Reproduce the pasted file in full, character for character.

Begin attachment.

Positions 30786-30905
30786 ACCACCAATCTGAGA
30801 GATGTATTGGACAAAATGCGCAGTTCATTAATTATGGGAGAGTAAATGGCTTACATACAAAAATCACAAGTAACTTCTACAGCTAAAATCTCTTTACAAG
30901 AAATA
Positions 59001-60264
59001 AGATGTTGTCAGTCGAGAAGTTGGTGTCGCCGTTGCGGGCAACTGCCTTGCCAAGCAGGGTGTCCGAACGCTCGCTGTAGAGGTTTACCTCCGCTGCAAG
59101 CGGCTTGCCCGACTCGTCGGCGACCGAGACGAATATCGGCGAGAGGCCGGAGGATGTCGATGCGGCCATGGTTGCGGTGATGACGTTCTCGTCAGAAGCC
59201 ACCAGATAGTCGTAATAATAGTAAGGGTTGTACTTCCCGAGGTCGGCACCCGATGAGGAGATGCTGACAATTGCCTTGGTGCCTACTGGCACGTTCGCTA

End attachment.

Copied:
Positions 30786-30905
30786 ACCACCAATCTGAGA
30801 GATGTATTGGACAAAATGCGCAGTTCATTAATTATGGGAGAGTAAATGGCTTACATACAAAAATCACAAGTAACTTCTACAGCTAAAATCTCTTTACAAG
30901 AAATA
Positions 59001-60264
59001 AGATGTTGTCAGTCGAGAAGTTGGTGTCGCCGTTGCGGGCAACTGCCTTGCCAAGCAGGGTGTCCGAACGCTCGCTGTAGAGGTTTACCTCCGCTGCAAG
59101 CGGCTTGCCCGACTCGTCGGCGACCGAGACGAATATCGGCGAGAGGCCGGAGGATGTCGATGCGGCCATGGTTGCGGTGATGACGTTCTCGTCAGAAGCC
59201 ACCAGATAGTCGTAATAATAGTAAGGGTTGTACTTCCCGAGGTCGGCACCCGATGAGGAGATGCTGACAATTGCCTTGGTGCCTACTGGCACGTTCGCTA